PORTLAND – The woman who hit a cyclist in August on Barbur Boulevard and sped off was sentenced to 3 years, 4 months in prison Friday in a Multnomah County Court.
A tearful 29-year-old Miriam Clinton admitted she "knowingly left the scene of an accident that resulted in serious injury."
Clinton pleaded guilty to assault, DUII, and hit-and-run in October after turning herself in to police in August.
Background: Barbur hit-and-run suspect pleads guilty
Police identified Clinton as the suspect who took off after slamming into then 20-year-old Henry Schmidt from behind as he walked his bike down Barbur Boulevard near Capitol Highway.
Schmidt, a student at Lewis & Clark College, was in the trauma ICU at Oregon Health & Science University with several broken bones, a laceration to his spleen, fractures in his spine, bad road rash and bruises.
On Friday, Schmidt and his mother, Kathi Sweet, who traveled to Portland from Los Angeles, were in court for Clinton's sentencing hearing.
"It was shocking to see him for the first time," Sweet said at Friday's hearing.
Sweet then turned to Clinton, looked directly at her and said, "You chose to drive despite having a suspended license and being drunk. You chose to cover your tracks, and you got caught doing so."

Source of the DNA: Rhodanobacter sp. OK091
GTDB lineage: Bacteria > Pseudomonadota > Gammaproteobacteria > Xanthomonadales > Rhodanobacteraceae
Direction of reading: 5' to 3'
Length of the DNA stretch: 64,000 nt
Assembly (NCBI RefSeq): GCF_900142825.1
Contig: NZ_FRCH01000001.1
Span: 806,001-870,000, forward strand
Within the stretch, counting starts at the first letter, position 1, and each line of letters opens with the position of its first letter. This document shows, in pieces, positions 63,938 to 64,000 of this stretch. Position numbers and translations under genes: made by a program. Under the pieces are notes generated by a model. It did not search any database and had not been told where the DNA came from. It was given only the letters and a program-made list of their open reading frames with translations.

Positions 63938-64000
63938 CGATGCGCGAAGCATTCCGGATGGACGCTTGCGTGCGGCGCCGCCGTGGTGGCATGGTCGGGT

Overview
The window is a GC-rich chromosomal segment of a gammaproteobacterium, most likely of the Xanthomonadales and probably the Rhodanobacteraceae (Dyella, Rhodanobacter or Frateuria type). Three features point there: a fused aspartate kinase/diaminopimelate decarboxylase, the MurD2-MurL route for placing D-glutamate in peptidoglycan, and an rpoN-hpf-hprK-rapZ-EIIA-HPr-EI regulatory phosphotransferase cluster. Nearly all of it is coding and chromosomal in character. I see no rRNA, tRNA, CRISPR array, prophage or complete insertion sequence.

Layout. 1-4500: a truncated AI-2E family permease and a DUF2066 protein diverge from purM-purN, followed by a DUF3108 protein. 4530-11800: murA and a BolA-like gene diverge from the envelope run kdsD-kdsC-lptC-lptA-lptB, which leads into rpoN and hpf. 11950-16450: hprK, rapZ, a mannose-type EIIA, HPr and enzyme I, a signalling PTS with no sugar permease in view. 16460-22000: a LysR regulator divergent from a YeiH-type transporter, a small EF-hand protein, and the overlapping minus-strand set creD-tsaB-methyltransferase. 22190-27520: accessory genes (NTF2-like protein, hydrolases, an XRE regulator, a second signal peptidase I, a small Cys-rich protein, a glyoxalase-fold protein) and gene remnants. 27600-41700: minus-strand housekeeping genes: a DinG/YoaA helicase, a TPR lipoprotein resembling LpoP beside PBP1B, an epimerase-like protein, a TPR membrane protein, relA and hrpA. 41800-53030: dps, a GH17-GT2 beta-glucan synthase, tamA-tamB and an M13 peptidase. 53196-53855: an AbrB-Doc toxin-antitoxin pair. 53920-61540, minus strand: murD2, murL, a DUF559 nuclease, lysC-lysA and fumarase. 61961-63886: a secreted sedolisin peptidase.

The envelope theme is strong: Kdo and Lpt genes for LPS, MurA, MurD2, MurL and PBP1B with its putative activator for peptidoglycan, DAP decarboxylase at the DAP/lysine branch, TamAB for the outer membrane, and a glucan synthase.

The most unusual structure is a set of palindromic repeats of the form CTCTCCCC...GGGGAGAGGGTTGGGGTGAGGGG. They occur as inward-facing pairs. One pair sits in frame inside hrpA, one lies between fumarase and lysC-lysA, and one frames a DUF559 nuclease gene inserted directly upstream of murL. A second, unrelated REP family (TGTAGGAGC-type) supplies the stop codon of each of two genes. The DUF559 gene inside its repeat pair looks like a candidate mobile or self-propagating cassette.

The prosecutor said that Clinton's friends offered to drive her home the night of the hit-and-run but she declined.
"I take full responsibility for this terrible tragedy. This is by far the hugest mistake I've ever made in my entire life," Clinton said before she was sentenced. " I want everybody to know that I'm more sorry than words can express."
A TriMet bus driver who spotted Schmidt lying unconscious in the road first attended to him and alerted authorities to the crash.
An anonymous tip to Crime Stoppers led investigators to Clinton’s vehicle at a body shop in Wilsonville and eventually to her.
Clinton was reportedly driving with a suspended license, and according to court documents, she was convicted three times for speeding violations in Oregon.
KGW reporter Mark Hanrahan contributed to this report.